Celebrating economy; ‘Saving’ Ladakh; Pakistan Singed

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Opinion Watch 

Celebrating economy

In 2018, the narrative was that a strong foundation has been laid for the economy to take off. In 2023, the theme is that painstaking efforts have been made to rescue the economy from external shocks. The economy stays on the runway. The people are celebrating 6-6.5 per cent GDP growth. This should explain why the youth with Masters’ degree work as security guards.

The Economic Times in an Editorial has sought to make a sense of the Economic Survey, which is less of the work of an economist and more of a spokesperson. The ET noted that the economy has recovered to clock 6.5 per cent GDP growth in 2023-24. The daily counted Survey noting that vaccination put labour force back to work; public expenditure spurred high income and employment; structural reforms since 2014 will deliver 6.5 per cent medium term growth. The daily also listed the reforms suggested by the Survey to achieve 7-8 per cent GDP growth – greater deregulation, market liberalization, overhaul of energy pricing and skill development. The daily counts positive outcomes such as higher school enrolment.

The ET is dishonest in its analysis, for the learning outcome in schools is back to the level of 2018, as stated by the recently released report. The arson and violence during Agniveer scheme and the sights whenever clerical exams are held affirm that the youth in the country is bearing brunt of a jobless growth. Celebrating 6-6.5 per cent GDP growth should alert the people about the level of intoxication in the discourse. India’s population and demography deserve no less than eight per cent GDP growth. But that will remain elusive, for the ruling dispensation has missed the bus.

‘Saving’ Ladakh

There is anger and fear in the Himalayas. The government is executing ‘Parvatmala’, a development scheme in 13-Himalayan states. Development means tunneling, blasting mountains and flattening tree cover to mine the resources. Sonam Wangchuk is angry, and he says “all is not well” in Ladakh.

The Pioneer in an Editorial has singled out the Ladakh administration for putting Wangchuk under house arrest, as he set out for a five-day non-violent peaceful hunger protest. The daily warned that if the concerns of Wangchuk is not heard, we may soon be faced with calamity in the Himalayas as a consequence of reckless ‘development’. Wangchuk, who became a household name after Aamir Khan-starrer ‘Three Idiots’ hit the screens, is no ordinary person. His concerns are backed by scientific evidences which have noted the melting of the glaciers in the lower ranges of Himalaya, including Kargil-Ladakh sector.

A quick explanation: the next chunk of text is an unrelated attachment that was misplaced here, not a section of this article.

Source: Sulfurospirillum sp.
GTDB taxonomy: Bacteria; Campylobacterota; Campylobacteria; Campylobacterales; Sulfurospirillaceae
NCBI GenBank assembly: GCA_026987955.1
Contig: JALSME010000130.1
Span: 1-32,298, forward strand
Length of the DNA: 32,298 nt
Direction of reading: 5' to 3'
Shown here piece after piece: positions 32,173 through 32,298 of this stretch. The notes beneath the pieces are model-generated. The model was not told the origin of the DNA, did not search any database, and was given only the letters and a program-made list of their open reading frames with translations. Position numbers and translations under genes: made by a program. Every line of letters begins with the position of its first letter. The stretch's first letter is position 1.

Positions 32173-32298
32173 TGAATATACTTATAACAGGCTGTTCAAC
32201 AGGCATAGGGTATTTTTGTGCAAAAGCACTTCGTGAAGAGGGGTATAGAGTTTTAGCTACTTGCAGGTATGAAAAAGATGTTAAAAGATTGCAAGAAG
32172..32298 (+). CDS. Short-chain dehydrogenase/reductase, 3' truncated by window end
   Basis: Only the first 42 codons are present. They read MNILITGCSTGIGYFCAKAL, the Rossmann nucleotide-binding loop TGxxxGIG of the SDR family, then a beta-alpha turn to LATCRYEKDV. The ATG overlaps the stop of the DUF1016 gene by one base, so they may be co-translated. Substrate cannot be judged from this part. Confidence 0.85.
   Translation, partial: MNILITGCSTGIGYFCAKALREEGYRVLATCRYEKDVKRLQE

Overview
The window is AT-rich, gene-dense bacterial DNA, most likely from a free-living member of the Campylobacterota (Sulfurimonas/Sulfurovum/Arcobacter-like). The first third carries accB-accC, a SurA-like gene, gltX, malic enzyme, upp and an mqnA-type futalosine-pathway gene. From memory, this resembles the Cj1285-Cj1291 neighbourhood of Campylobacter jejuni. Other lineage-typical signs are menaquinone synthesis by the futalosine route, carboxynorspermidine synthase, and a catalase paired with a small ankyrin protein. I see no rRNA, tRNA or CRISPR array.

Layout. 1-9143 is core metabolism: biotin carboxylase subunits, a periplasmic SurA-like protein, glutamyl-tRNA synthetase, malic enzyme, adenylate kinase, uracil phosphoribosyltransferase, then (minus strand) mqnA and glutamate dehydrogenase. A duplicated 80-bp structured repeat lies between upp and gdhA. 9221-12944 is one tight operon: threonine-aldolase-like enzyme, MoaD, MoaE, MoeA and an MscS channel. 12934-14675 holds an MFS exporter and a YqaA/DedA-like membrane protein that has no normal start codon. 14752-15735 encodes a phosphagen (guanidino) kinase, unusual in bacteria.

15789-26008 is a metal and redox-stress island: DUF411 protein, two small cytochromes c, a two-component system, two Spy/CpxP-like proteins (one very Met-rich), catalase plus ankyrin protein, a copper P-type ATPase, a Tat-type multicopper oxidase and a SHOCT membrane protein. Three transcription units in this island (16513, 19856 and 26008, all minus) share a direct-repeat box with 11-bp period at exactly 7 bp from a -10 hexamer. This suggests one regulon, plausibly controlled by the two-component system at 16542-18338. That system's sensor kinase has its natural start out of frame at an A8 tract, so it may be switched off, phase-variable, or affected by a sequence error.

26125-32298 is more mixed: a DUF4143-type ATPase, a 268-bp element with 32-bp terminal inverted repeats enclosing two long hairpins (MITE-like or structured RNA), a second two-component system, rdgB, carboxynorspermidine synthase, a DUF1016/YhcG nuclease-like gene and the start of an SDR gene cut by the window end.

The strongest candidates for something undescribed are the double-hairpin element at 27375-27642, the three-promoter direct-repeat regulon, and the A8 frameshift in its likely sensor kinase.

The people have short memory, and the government is without the memory recall faculty. The scare of Joshimath is being forgotten so soon. The government has more ears for contractors than the local people. This augurs not well for the fragile ecology of the Himalayas.

Pakistan Singed

The toll in the Peshawar Mosque blast has crossed 100, while several others have been maimed, after a suicide terror attack blew off during prayers. The Asian Age in an Editorial said that the attack was aimed at the ruling establishment, for the mosque was amid high security zone. The daily stated that Khyber-Pakhtunkhwa has been a haven for dreaded terrorists for four decades now. The daily also empathised with the Pakistani police, which are bleeding from the dance of terror.

Onus for bloodshed entirely lies with the Pakistani Army and the political thugs in Islamabad. The US and western nations also have bloods on their hands, for they bail out Pakistan without making a pre-condition that Islamabad should scorch the terror harvests from her fertile land.

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